Caregiving Backstage / Reflections

Reflections ~ Journeys, Great and Small

Originally published March 21, 2015

I see that I have been inattentive to my audience in my little alcove. Please accept my apologies. Life’s journeys have kept me very preoccupied of late and it’s time I express some of those experiences since they bear greatly on one of the themes in my rooms here: caregiving.

Way back in January I posted that I had made the decision to seek out a new home, a place nearer the ocean that both my spouse and I love so very much. It started with a day trip to Aberdeen, Washington in search of a place we could call home. It was the first time I had been out of the house to actually go somewhere since bringing him home from a hospital stay on January 9. Nearly a month at the time. A very odd experience.

I found a place that suited all of my requirements. A one-owner home that had been well cared for but never upgraded. A project house, if you will, to help me bridge the space between caregiving and, well, “after.” It also provided a comfortable arrangement for my office and library so that I could build my practice and be able to work with clients without anyone invading my private home. Perfect in so many ways.

Then the stuff of contracts and negotiations and inspections and appraisals and all the other commotion required in such things began. It’s been a rocky road. It’s still not over. But we are closer. And while the wheels of real estate deals grind, many changes have continued to occur in my life.

One of the advantages of being certified for hospice care is that you suddenly have an army of people to help you. Volunteers are limited in what they are permitted to do. They are not permitted to transfer the patient, feed them, or change them. They can, however, spend hours reading, talking, sharing music, or simply watching. Without them there is no conceivable way I could have hoped to have us packed in any reasonable length of time. I also managed to acquire a volunteer that was a professional mover. The woman was a machine. I would sort for hours and she would come in and have it all packed in no time at all. She ran stuff to Goodwill, the post office, the UPS store and helped me try to find homes for things I no longer needed. Between my volunteers and my truly amazing hospice care team, the last two months have been manageable. The dream of a home of our own truly possible.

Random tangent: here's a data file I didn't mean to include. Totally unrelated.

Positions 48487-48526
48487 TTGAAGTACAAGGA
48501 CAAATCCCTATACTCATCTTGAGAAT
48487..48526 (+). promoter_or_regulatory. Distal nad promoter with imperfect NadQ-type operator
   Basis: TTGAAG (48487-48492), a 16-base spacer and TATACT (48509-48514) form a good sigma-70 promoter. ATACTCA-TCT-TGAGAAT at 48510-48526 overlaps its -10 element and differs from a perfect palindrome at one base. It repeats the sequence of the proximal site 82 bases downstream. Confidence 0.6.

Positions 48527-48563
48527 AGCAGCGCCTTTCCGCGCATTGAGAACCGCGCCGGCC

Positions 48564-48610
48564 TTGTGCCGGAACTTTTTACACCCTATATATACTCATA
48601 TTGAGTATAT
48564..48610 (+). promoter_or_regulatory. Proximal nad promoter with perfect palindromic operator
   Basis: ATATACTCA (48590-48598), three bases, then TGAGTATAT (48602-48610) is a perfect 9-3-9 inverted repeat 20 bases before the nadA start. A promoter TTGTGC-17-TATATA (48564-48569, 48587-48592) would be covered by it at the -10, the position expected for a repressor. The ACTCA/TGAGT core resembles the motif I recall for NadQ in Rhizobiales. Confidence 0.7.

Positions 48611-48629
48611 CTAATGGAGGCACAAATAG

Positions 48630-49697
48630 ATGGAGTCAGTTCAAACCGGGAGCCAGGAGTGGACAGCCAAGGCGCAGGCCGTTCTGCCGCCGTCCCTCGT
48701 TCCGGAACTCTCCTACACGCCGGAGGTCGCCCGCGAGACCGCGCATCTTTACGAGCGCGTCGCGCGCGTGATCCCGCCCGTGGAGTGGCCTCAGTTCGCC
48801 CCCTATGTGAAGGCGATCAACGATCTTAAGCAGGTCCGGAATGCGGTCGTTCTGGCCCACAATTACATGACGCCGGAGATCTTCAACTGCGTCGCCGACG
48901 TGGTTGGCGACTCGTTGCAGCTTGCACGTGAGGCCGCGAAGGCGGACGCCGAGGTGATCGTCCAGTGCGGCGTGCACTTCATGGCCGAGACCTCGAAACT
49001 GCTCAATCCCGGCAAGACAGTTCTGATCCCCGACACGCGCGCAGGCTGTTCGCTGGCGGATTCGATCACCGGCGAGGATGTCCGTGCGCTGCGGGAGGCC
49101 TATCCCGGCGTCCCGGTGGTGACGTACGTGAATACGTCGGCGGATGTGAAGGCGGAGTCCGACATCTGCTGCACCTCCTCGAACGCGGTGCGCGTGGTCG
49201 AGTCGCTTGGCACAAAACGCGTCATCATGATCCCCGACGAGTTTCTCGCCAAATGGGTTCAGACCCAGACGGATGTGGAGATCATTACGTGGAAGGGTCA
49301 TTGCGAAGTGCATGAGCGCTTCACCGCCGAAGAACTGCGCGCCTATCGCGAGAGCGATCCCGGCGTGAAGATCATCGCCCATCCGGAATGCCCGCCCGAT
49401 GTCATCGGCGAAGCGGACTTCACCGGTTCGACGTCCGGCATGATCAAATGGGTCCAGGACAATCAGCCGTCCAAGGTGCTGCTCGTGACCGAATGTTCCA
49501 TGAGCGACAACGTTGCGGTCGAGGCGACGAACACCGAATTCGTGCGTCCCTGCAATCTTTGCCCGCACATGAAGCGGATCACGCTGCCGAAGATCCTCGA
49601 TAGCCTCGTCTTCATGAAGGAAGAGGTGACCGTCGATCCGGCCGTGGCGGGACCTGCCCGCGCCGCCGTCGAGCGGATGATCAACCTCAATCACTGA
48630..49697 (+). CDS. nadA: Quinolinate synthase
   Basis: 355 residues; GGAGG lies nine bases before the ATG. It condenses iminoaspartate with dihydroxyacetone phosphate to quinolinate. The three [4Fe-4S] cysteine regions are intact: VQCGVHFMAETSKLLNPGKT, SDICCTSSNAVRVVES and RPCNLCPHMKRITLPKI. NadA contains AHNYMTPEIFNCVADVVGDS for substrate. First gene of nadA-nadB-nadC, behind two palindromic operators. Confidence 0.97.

In that process, though, it has become increasingly apparent that the love of my life is declining at an ever increasing pace. You don’t notice quite so much from day to day until you sit down to talk to the nurse about the changes since her last visit. With amazing rapidity he has developed many of the end-stage conditions of dementia and related ailments. It is now a balancing act between what must be done for one condition versus what must be done for something else. I face the stark reality of palliative care decisions each and every day.

The hardest part of my journey thus far was this past week. As I anxiously waited to find out if the seller was going to accept the value assessed by the appraiser (an answer I still don’t have at this moment) I had to take myself quite firmly by the emotions and acknowledge that he just might not be with me on my journey to the sea. The prognosis at this point is weeks, not months. With that acknowledgement I was able to turn down the stress meter on myself, my agent, and my loan officer. They have been working so hard to make this happen and every little bump caused everyone so much stress I was afraid we would start to make decisions that were not wise for anyone. So, I took a step back and accepted that I may be finishing this particular journey on my own.

I have thought about care options in these last difficult weeks. It is not that I am completely adverse to professional and caring facilities. I know that when I checked him into rehab what seems so very long ago, we were both in tears. Leaving him there was one of the hardest things I had ever done. The issue is that the tie between us is so tight that even outsiders observe it and often mention it. He has not known my name or who I am for nearly four years; and yet it is me that he reaches for, me that he holds close and wants to hug, me that he wants to touch, and me that receives his kisses. For both our sakes, I shall do my best to keep us as one to the very end.


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